When your a kid, who did you relate to most? ....Probably other kids right? Parents are great to look up to when it comes to certain things. But when it came to Celiac Disease and what I eat, I felt I would much rather look to someone else my age that's going through the same thing rather than an adult. The only thing was, there wasn't anyone else my age to look to! With seeing this every day and seeing nothing being done about it I thought, "Why couldn't I be the first to do so?" I had the knowledge, I had the resources, and I definitely had the motivation to be able to be that role model for other teens. I just had to take action and put it all together.

My Mom
I have always looked up to my mom whenever I needed anything. One of the biggest reasons I felt like I could go the distance and get my blog going is because of my mom. She is a web designer and marketing director so obviously I had a lot I could learn from her to help with my site. But the main reason is my mom's dedication to my health and always getting me the food I needed. My interest in food and nutrition all started from reading labels with her from when I was a much younger kid. From reading the sugars and calories in a yogurt smoothie to now knowing the basics and origin of every ingredient I read, it all started from being inspired by her.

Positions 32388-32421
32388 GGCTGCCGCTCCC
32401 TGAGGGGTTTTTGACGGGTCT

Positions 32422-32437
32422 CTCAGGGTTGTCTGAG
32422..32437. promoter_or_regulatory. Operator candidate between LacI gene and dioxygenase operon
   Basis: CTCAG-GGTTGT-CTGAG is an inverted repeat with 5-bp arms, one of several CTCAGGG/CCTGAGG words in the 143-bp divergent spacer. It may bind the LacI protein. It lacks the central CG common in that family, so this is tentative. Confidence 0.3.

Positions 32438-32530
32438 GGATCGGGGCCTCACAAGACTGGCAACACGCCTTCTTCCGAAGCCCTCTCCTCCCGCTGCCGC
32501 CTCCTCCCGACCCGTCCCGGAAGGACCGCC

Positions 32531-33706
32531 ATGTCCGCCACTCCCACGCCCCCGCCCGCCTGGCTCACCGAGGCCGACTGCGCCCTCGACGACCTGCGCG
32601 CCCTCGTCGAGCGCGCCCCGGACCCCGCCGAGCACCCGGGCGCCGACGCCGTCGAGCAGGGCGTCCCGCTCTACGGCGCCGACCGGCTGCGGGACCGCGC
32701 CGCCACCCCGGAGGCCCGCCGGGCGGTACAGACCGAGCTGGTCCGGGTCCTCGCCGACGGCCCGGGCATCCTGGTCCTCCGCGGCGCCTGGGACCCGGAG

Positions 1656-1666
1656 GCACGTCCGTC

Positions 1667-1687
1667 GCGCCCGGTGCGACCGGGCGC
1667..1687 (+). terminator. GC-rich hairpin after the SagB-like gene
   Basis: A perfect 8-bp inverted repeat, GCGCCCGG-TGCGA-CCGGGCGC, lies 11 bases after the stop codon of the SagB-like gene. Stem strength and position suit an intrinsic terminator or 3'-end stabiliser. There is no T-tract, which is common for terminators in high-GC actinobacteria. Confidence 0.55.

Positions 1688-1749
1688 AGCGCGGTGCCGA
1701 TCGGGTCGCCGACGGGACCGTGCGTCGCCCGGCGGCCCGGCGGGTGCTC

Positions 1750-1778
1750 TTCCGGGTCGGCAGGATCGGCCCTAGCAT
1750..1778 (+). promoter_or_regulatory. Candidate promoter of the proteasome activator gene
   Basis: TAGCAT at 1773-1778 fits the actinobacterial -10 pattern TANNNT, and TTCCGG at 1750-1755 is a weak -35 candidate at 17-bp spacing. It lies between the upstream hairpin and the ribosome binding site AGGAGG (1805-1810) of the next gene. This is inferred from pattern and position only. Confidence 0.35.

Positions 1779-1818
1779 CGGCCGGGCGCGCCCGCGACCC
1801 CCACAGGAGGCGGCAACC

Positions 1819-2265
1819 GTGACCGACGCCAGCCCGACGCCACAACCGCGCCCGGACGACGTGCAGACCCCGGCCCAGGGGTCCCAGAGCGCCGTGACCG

Conclusion 
Overall I felt like I had all the pieces and all the things I needed to get my blog going and actually make it something real. Out of all the reasons I had to start my blog my biggest one was simply just the urge to help others. I feel very passionate about each thing I write and each thing I do because I know it can possibly help a family or person in a positive way. To me there really is no better feeling than knowing you helped someone out, even if it was in a very small way. That's truly my favorite thing about doing my blog and the main reason why I started GlutenAway.


Question for you: Would you of found getting through Celiac Disease or a gluten-free diet as a teenager easier if there was someone closer to your age to look up to? I'm really interested to know!

13 comments:

Kai said...

Your passion for sharing your experience with others is evident. It's such a help. You're so right that it is what it is and accepting that gets rid of a lot of the emotional pain about it. We do need to encourage each other. It's really a question of whether we want to be cruel to our bodies or listen to its signals. It tells us what it needs or wants, and we can choose to listen or not.
Thank you for the good work and reminding us to be kind to ourselves.

Taylor Miller said...

Thanks a lot for your words! I definitely know that listening to what your body tells you is what matters most on how you live. Thanks a lot for your comment and for being apart of the group of people that follow my blog. I appreciate it!

amanda schebler said...

I've been looking for another celiac person my age ever since I was diagnosed last year. It's easier to get through things when there is someone else supporting you and who you can relate to.

Taylor Miller said...